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Lki backs use of coal in factories

( courtesy of Malaya Business Insights , Manila Standard june 14, 2018 , and Philippine Daily Inquirer )
Consumer group backs use of coal in factories
June 13, 2018
Consumer group Laban Konsyumer, Inc. (LKI) is seeking government support on continued use of coal for industries producing basic goods amid recent price spikes caused by the Tax Reform Acceleration and Inclusion (TRAIN) law.
?Coal at the moment remains the number one source of electricity in Luzon, Visayas and Mindanao. Coal is also the cheapest energy resource,? the group?s president and former undersecretary of the Department of Trade and Industry, Vic Dimagiba said.
His statement came after the recent spikes in the prices of basic goods such as canned products, vegetable and meat products, and other important commodities due to the effect of the TRAIN law.
Dimagiba said according to the latest suggested retail price (SRP) released on June 8, prices of sardines, corned beef, meat loaf and other canned products have increased by P0.55 to P0.90.
He said coal is currently being used as a cheaper alternative to bunker fuel and other energy sources in the production of sardines, instant noodles and processed goods which makes government support for stable costs and the uninterrupted supply of coal a much needed intervention.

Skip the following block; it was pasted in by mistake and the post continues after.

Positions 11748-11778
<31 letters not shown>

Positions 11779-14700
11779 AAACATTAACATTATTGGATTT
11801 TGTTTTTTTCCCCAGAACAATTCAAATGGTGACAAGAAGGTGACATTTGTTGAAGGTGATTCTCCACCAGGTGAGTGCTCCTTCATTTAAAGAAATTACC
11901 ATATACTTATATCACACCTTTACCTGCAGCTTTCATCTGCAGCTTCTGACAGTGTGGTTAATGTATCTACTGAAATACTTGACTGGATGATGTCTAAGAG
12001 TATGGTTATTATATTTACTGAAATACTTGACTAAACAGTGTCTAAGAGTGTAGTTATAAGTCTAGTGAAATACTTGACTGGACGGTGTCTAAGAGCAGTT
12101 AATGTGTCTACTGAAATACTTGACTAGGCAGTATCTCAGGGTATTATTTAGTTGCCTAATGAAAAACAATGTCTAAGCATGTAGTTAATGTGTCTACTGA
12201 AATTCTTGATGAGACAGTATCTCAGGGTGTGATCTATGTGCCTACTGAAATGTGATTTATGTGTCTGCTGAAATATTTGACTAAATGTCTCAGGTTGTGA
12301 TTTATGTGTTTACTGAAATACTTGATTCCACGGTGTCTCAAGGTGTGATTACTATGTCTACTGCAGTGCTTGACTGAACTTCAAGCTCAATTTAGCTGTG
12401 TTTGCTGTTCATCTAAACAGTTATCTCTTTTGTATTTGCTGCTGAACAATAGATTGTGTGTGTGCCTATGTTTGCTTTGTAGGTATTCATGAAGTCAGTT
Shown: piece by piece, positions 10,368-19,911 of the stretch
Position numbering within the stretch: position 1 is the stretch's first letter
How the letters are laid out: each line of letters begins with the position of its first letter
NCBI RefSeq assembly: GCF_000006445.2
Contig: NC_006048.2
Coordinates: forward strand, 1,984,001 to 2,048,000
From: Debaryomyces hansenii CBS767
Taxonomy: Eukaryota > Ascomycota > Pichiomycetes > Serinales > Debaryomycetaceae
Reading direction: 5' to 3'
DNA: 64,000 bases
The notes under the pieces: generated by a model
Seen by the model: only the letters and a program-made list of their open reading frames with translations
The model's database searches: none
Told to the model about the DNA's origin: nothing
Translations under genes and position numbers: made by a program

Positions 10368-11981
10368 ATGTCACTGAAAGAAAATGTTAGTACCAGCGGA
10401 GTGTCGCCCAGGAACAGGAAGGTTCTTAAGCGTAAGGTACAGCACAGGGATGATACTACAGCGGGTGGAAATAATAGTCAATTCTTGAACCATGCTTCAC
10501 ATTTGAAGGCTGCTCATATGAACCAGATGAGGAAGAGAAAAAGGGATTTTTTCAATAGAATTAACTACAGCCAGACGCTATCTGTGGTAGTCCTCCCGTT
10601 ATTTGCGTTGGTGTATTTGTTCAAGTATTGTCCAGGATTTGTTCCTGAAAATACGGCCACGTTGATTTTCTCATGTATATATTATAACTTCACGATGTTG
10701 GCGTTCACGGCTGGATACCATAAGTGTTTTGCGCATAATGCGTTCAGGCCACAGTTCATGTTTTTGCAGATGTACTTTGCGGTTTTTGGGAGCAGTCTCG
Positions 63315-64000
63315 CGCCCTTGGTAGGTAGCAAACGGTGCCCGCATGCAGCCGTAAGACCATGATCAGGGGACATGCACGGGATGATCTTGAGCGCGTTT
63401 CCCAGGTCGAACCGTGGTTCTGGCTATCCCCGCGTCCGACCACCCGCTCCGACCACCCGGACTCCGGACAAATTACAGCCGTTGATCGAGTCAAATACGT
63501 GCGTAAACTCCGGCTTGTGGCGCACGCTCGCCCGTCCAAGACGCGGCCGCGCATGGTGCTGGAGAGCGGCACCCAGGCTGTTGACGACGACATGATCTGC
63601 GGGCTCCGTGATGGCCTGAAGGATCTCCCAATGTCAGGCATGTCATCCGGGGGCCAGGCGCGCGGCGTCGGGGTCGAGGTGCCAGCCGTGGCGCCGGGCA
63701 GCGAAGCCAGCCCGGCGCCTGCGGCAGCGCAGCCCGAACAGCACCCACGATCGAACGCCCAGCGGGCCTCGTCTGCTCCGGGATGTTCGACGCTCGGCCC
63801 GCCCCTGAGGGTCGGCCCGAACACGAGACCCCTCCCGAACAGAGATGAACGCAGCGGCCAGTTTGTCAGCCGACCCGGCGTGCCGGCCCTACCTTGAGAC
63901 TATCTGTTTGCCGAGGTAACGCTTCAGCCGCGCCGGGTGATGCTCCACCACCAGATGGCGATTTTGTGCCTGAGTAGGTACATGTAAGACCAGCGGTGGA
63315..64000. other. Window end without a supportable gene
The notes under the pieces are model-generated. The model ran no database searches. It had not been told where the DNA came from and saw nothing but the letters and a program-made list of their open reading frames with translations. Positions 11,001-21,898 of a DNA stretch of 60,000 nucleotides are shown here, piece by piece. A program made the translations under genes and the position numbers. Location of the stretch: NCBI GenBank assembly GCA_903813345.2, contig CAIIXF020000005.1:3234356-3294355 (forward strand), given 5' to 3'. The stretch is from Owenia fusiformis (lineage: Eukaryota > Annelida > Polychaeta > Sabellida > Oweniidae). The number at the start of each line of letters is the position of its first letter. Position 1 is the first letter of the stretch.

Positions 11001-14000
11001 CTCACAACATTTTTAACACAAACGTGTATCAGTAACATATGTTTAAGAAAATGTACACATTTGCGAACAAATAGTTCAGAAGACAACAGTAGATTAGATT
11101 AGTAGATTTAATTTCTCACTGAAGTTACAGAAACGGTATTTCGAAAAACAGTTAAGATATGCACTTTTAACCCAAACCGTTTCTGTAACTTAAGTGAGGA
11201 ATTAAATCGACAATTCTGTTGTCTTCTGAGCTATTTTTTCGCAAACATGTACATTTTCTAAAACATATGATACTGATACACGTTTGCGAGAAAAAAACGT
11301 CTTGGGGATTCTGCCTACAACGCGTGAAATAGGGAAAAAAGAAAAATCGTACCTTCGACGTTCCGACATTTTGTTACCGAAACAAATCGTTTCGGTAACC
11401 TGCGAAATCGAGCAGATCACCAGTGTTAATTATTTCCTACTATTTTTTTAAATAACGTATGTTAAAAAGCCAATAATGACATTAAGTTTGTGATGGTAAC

At present, coal is being used as the cheapest fuel for steam and hot water for canning vegetable, fish and meat products; it is also used to warm hothouses for high value crops such as chili, lettuce and tomatoes.
Coal is also as fuel for sterilizing milk, dairy and beer products.
Dimagiba also warned a coal shortage crisis that hounded the fishing and canning industry in Zamboanga late last year created shutdowns in two canning companies in the region and nearly caused hikes for the price of sardines nationwide.
Shortages in the supply of coal to canning companies can result in non-operation of major players, causing higher prices in sardines and affecting the income of tens of thousands of canning workers in key areas such as the Zamboanga region, General Santos, and even Metro Manila.
Dimagiba had earlier opposed the nearly 3,000 percent increase in excise tax on coal.